Difference Between Distortion and Overdrive

Main Difference – Distortion vs. Overdrive

Distortion and overdrive are two effects employed by guitarists to produce altered versions of sounds originating from their electric guitars. The main difference between distortion and overdrive is that overdrive is produced by a process known as smooth clipping, leading to a less-altered sound while distortion is produced by had clipping, leading to a more altered sound.

What is Overdrive

To produce some of the “heavier” sounds made by electric guitars in blues, rock and metal music, the original sound waves produced by the guitars are often clipped. Clipping is an effect which adds a ceiling to the amplitude of the waveform. As a result of clipping, a waveform breaks down into a collection of its harmonic frequencies. 

Frequency refers to the number of times that air molecules vibrate per second to create a sound. To produce higer-pitched sounds, air molecules need to vibrate more times per second, and so higher-pitched sounds are said to have higher frequencies. Harmonic frequencies of a sound refer to other sounds with frequencies which are whole-number multiples of the original frequency. For instance, the C0 note has a frequency of 16.35 Hz.  Two times this frequency is 32.70 Hz, and therefore, this is the so-called second harmonic of  C0.

Soft clipping produces  a waveform which is a combination of odd-order harmonics of the original sound. In a soft-clipped waveform, lower odd-order harmonics (3rd harmonic, 5th harmonic,… etc.) are predominant and the higher odd-order harmonics are present only at very low levels. Overdrive refers to the sound produced by soft clipping. Compared to other clipping methods, overdrive produces a crisper, cleaner sound, often used by blues musicians. For instance, the following guitar solo by Angus Young, the lead guitarist of AC/DC, employs overdrive:

What is Distortion

In contrast to overdrive, distortion employs hard clipping, which produces much flatter waveforms and creates a heavily-altered sound. A waveform that has been subjected to hard clipping has more higher odd-order harmonic components compared to a soft-clipped wave. Distortion also produces  sharper, a “heavier” sound, which is characteristic of heavy metal. For instance, Cliff Burton, the late lead guitarist of Metallica, uses distortion:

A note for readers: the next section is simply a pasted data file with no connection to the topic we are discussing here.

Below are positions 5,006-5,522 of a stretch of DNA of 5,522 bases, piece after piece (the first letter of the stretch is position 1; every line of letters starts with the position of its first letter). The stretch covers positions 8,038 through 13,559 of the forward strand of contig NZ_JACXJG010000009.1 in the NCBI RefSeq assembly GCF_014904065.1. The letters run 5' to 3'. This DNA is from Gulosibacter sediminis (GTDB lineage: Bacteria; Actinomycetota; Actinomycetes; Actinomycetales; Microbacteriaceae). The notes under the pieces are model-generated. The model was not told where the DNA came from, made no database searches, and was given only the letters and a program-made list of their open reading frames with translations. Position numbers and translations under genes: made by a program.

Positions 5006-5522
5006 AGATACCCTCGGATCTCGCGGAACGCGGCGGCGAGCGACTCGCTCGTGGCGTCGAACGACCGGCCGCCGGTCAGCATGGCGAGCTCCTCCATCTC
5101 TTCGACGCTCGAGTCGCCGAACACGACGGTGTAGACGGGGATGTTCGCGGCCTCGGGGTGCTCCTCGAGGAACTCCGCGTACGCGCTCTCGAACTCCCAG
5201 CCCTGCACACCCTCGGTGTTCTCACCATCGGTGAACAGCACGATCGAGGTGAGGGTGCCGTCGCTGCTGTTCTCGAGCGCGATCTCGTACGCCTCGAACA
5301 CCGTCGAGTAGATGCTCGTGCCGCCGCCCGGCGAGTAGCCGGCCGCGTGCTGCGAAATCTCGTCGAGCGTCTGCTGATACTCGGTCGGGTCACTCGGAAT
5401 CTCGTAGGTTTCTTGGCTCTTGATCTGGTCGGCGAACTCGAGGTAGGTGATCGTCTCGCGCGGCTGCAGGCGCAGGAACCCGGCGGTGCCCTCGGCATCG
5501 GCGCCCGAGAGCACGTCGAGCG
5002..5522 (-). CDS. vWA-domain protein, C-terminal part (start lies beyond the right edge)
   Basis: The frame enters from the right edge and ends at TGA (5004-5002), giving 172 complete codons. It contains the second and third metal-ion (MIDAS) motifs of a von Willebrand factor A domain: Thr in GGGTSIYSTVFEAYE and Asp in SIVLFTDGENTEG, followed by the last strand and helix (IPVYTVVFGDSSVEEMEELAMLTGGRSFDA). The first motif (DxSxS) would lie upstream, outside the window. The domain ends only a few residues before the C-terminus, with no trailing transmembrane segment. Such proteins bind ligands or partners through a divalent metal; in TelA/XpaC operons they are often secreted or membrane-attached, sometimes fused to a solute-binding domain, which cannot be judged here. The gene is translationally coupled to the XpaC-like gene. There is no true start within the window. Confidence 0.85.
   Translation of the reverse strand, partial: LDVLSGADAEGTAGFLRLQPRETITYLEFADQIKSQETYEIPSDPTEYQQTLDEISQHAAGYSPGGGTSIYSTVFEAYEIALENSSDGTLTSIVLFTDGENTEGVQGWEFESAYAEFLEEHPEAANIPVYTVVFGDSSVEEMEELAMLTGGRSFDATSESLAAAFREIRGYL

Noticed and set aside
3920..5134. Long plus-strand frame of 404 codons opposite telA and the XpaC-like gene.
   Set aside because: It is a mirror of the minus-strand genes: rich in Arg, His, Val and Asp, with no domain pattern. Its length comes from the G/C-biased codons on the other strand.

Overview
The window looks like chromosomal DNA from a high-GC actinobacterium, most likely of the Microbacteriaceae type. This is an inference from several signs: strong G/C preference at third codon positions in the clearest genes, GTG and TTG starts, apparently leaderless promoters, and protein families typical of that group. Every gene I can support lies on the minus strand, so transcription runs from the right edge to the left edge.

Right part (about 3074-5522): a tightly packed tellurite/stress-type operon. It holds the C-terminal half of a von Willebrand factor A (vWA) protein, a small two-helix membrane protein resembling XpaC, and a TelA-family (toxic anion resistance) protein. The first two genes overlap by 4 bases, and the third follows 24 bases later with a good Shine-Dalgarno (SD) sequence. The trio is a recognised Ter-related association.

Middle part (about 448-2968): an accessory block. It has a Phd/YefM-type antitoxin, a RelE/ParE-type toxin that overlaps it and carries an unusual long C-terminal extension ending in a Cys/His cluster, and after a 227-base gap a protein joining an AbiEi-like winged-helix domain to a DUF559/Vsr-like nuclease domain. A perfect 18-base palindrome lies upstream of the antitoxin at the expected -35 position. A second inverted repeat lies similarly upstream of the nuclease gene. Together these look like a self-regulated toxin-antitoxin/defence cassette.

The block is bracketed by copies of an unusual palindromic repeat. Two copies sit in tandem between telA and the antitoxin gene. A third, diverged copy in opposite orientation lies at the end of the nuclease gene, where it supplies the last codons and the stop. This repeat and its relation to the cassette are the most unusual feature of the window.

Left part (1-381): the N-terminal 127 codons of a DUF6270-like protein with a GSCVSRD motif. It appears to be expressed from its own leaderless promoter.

The image below depicts the difference between soft and hard clipping.

Difference Between Distortion and Overdrive - Clipping

Soft clipping and hard clipping

The video below has a good demonstration of the effect of clipping on waveforms, along with a demonstration of the different sounds produced at the end.

Difference Between Distortion and Overdrive

Level of Clipping

Overdrive is produced by soft clipping.

Distortion is produced by hard clipping.


Overdrive produces a sound with the higher odd-order harmonics present at low levels.

Distortion produces a sound with higher odd-order harmonics present at comparatively higher levels.

Music Style

Overdrive has a “cleaner” sound, often employed by blues artists.

Distortion consists of a “dirtier” sound, often employed by heavy metal artists.


Image Courtesy

“Diagram showing the difference between soft and hard clipping” by Mikhail Ryazanov (Original version Clipping_compared_to_limiting.svg by Iain) [CC BY-SA 3.0], via Wikimedia Commons (Modified)

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